Magazine article American Banker

J.P. Morgan Pulls out of Bankers Roundtable; More Defections Ahead?

Magazine article American Banker

J.P. Morgan Pulls out of Bankers Roundtable; More Defections Ahead?

Article excerpt

J.P. Morgan & Co. has resigned as a member of the Bankers Roundtable, the national trade group representing commercial banking's 125 largest players.

Whether Morgan's move is an isolated event or foreshadows an exodus is unclear. But two other high-profile banks-NationsBank Corp. and Banc One Corp.-are clearly restless.

Both megabanks have lobbyists working hard to enact financial reform, but the Roundtable remains stubbornly opposed to the legislation.

Annie Hall, Banc One's director of public policy, said the $115 billion- asset bank is considering quitting. "We've had serious discussions around Banc One regarding the efficacy of the Bankers Roundtable," she said. "But we have not reached any decision, and frankly our people are torn."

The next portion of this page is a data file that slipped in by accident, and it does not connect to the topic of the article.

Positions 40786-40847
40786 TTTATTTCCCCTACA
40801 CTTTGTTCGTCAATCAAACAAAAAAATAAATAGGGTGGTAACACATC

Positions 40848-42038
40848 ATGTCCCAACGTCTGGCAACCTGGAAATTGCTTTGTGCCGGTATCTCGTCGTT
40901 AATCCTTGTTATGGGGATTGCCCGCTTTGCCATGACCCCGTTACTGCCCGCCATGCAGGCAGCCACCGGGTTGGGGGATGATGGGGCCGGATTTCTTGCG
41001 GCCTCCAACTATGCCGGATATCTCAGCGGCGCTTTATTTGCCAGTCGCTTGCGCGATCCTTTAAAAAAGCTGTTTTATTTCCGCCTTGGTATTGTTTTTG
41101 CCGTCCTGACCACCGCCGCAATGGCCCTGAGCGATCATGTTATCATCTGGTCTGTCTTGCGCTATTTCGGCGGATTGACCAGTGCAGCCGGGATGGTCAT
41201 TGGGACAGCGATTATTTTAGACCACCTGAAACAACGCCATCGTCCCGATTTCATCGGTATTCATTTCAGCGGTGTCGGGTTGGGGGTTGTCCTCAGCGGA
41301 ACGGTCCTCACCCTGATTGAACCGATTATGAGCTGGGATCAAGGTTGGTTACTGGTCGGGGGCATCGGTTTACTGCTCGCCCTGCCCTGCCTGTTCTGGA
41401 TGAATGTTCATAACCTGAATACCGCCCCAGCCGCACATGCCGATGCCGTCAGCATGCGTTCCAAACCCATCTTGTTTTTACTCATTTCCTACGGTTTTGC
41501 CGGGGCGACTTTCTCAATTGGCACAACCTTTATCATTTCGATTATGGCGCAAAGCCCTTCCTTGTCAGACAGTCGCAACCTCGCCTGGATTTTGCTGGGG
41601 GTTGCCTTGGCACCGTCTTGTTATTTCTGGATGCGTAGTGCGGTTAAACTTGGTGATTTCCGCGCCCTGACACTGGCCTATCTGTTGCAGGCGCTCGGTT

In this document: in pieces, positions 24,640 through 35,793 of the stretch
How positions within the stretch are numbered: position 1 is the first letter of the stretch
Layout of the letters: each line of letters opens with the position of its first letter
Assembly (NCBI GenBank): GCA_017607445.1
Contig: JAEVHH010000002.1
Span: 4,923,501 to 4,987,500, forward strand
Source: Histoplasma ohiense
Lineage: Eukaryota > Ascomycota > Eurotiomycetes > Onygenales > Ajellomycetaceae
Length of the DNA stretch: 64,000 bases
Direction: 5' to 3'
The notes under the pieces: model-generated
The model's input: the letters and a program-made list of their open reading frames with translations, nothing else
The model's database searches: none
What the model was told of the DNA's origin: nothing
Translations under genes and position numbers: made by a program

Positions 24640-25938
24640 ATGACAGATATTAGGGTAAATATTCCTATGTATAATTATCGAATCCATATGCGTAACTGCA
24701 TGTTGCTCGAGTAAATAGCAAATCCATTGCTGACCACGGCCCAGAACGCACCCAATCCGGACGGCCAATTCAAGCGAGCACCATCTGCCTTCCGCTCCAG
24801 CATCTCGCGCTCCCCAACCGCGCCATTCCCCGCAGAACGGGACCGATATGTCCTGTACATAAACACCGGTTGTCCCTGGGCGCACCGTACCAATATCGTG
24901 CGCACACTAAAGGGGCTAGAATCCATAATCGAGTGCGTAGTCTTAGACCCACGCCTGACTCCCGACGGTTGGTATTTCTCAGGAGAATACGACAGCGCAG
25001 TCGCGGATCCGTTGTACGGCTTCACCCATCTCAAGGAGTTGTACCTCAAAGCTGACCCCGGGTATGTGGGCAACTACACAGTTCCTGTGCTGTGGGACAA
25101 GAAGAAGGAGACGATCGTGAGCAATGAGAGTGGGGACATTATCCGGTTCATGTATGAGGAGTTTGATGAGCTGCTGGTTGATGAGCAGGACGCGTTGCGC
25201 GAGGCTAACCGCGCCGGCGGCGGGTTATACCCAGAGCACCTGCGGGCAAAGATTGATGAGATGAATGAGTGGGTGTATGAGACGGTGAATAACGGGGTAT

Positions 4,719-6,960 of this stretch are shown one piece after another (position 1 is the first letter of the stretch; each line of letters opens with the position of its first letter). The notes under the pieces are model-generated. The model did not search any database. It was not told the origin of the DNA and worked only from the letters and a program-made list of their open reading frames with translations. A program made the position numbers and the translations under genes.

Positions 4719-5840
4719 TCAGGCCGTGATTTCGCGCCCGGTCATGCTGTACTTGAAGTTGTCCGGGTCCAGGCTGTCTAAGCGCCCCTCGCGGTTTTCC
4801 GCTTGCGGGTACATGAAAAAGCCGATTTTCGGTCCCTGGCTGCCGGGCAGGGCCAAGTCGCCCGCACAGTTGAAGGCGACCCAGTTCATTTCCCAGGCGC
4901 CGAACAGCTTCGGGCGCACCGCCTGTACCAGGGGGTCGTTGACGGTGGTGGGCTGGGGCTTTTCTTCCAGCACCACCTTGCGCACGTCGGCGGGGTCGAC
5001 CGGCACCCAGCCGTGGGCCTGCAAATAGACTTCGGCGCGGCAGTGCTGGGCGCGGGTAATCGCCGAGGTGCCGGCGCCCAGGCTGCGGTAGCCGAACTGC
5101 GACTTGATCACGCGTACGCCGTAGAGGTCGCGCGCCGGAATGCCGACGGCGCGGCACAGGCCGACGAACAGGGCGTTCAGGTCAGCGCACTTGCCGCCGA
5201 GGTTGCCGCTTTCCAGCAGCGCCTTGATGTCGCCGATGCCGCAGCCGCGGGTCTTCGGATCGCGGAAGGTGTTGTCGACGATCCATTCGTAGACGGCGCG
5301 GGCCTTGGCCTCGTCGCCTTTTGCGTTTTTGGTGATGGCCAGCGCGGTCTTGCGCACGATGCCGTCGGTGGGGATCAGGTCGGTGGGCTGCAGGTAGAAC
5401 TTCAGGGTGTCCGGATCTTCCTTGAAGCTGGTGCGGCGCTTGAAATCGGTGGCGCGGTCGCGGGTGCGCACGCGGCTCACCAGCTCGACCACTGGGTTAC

NationsBank's lobbyist Mark Leggett declined to comment, but other bank lobbyists said that NationsBank is questioning why it belongs to a group working against its interests.

If either bank does withdraw, it could mean double-trouble for the group because both Banc One and NationsBank are involved in mergers with other important Roundtable members. Banc One is combining with First Chicago NBD Corp., while NationsBank is merging with BankAmerica Corp.

News of Morgan's defection surfaced only this week, though chairman and chief executive officer Douglas A. Warner resigned in a June 12 letter to Norwest Corp. chairman and CEO Richard M. Kovacevich, the Roundtable's current president.

"It wasn't a good fit for us on issues," Morgan spokesman Joseph Evangelisti explained. For example, the Roundtable focuses on retail banking issues such as bank insurance sales that are of no interest to the wholesale-oriented Morgan. Mr. Evangelisti added: "We're looking at our expenses very carefully."

Morgan pays dues to at least five other national trade groups, including the American Bankers Association, the Securities Industry Association, and the Investment Company Institute. …

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